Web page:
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CyrilGaffiero tbleen Sticconti

Music Teachers and the Internet and Bitter Irony

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  • kevingcoxkevingcox Nova Scotia✭✭✭✭ Dupont MD50
    edited December 2015 Posts: 298
    Hey Jazza, I wasn't meaning to call you out on anything but I seem to remember you posting about the importance of melody and variation in soloing. Sorry if I am expressing that poorly or if you feel misrepresented, and I'm certainly not saying i disagree with that viewpoint.
  • No worries @kevincox. I was grinning as I wrote. I don't mind at all being associated with the melodic school as a place to start from. I have never been a fan of prolonged facile displays of technique for the sake of it. In my experience audiences like some bravura tech displays but over an evening prefer Listening to music with emotional content. If ones music can stop the chatter in a bar and get most people really listening, then you know you're onto something.

    It's healthy respectful discussions about our craft and our art that may help each of us clarify where we are, and hopefully open our minds and ears to differing points of view. Doesn't mean we should always agree, music would be a very boring idiom if we all thought and felt the same about it.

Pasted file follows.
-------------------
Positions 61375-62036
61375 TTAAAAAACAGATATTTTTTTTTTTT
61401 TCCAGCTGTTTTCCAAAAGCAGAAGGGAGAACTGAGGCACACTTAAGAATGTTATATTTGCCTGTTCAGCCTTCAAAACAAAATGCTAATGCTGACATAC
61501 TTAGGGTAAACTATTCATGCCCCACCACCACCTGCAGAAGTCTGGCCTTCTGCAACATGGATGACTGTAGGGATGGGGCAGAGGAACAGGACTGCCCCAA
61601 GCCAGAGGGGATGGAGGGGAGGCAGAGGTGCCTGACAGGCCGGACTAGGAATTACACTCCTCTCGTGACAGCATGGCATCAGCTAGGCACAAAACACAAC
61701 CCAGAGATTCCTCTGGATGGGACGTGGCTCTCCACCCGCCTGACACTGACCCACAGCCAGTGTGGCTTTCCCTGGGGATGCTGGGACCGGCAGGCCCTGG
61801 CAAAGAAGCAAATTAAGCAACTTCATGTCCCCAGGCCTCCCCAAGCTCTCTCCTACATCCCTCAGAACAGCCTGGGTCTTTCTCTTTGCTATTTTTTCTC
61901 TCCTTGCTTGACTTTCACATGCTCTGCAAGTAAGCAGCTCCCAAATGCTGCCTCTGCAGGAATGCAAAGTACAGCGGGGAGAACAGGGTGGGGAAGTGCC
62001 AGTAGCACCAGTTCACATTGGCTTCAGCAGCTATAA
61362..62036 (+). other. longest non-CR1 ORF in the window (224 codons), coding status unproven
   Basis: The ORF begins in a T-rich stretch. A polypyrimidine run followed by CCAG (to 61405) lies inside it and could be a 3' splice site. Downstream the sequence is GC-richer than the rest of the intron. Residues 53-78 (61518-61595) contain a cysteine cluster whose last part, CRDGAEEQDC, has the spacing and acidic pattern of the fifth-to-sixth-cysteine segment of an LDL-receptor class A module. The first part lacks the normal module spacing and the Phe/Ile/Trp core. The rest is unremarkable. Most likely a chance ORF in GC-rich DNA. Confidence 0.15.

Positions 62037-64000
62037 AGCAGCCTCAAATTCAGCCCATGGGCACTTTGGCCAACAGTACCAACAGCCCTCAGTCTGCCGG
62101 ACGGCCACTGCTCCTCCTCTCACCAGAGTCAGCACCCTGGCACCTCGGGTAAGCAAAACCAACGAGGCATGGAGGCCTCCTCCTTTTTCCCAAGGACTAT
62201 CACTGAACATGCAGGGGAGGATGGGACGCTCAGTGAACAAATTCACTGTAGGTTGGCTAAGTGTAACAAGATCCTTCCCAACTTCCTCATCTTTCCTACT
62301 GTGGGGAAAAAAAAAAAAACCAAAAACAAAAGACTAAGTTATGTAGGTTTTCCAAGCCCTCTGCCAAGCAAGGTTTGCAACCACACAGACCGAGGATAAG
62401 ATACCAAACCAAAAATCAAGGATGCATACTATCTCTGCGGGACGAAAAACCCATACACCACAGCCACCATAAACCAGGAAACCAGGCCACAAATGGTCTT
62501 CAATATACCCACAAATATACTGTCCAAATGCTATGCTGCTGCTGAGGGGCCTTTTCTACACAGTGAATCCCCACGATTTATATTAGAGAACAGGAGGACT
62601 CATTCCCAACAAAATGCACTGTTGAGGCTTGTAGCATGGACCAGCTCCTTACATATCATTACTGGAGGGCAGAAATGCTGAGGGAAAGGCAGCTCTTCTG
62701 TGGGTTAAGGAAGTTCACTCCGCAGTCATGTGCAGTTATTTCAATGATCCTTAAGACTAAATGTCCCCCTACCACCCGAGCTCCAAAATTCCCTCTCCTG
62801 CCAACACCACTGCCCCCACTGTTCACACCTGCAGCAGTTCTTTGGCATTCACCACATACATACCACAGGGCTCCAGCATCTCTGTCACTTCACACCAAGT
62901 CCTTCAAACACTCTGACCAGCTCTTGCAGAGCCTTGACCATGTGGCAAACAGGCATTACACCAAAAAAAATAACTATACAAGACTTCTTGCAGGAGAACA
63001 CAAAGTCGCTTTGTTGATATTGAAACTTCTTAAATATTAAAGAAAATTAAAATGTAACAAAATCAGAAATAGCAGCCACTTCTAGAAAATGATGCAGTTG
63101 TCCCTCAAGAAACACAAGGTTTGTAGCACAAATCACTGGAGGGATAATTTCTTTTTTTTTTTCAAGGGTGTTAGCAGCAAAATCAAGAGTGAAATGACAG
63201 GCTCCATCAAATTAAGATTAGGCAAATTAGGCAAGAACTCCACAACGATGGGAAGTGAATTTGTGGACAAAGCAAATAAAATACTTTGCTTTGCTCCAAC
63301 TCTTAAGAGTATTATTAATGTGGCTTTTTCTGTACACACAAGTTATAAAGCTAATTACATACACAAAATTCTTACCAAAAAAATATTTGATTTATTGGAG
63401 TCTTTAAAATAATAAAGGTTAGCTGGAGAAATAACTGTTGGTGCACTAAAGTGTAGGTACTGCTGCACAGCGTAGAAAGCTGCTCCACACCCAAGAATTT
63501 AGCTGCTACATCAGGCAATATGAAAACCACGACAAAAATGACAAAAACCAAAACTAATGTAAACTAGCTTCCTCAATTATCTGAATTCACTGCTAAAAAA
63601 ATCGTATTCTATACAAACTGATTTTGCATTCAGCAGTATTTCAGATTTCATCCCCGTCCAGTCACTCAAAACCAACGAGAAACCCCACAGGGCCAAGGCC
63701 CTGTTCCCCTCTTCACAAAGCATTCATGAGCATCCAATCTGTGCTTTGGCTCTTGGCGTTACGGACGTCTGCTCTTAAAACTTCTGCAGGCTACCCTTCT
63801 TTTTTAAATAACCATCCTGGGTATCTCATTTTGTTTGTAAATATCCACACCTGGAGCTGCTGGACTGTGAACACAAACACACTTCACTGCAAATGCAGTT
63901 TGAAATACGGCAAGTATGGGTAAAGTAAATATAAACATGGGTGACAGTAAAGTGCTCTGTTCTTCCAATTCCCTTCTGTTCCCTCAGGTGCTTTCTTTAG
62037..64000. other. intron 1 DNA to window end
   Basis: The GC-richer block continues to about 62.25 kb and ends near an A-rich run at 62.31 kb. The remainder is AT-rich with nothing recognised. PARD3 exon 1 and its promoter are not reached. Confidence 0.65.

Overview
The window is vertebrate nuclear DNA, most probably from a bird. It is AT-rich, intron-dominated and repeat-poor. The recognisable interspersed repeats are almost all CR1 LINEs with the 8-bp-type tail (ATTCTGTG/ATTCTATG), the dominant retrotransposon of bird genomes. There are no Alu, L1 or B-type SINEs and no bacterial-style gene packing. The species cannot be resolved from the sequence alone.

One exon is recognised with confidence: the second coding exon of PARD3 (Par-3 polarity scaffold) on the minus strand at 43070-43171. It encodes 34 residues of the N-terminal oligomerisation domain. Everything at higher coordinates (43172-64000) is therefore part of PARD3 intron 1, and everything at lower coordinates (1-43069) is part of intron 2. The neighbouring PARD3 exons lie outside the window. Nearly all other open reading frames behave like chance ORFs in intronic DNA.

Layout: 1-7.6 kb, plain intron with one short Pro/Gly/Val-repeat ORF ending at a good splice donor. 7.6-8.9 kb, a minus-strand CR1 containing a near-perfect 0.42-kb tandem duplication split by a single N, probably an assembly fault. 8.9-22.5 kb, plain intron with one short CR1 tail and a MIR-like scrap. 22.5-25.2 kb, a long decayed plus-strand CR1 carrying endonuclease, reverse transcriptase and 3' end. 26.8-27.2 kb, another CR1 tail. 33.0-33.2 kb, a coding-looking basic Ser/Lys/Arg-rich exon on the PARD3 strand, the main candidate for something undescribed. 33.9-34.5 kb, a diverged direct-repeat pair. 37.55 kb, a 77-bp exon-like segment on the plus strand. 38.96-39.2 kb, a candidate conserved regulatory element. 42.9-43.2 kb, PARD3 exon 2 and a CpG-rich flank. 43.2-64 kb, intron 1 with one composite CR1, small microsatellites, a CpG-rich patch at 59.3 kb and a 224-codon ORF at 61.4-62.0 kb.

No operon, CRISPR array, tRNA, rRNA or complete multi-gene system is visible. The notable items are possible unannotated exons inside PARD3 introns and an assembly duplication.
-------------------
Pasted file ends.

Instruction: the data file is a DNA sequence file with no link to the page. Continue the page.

kevingcoxBuco
    The Magic really starts to happen when you can play it with your eyes closed
  • Lango-DjangoLango-Django Niagara-On-The-Lake, ONModerator
    Posts: 1,713
    <i>I very rarely see the advice to find the best local teacher available given on forums.</i>

    Well, stick around, my friend, because that advice pops up here pretty regularly.

    But I suspect a lot of guys here are much like me--- no good local teacher available in my neck of the woods, and no other players of this music to jam with and learn with.

    We'd all like to be hanging out in Paris taking lessons from Sebastien or Adrien, but sadly that's not an option.

    *****

    That said, I have obtained musical resources here that have been invaluable in guiding me on my musical journey from "hopeless" to "pitiful" to "mediocre".

    Michael H's "Gypsy Picking" was an IMMENSE help in getting started. And I think a lot of other guys here would tell you the same thing.

    I personally got a lot of mileage out of the Daniel Givone method, but that experience is not as widely shared here.

    Some swear by Gonzalo's books, others by Stephane Wrembel's, and there are many others, like my DiJ buddy Anthony Parker's new book...

    ...but you are right--- you've got to really own it or it all just stays up on the shelf as soon as you put the book away, as probably Gonzalo and Stephane would agree.




    Paul Cezanne: "I could paint for a thousand years without stopping and I would still feel as though I knew nothing."

    Edgar Degas: "Only when he no longer knows what he is doing does the painter do good things.... To draw, you must close your eyes and sing."

    Georges Braque: "In art there is only one thing that counts: the bit that can’t be explained."
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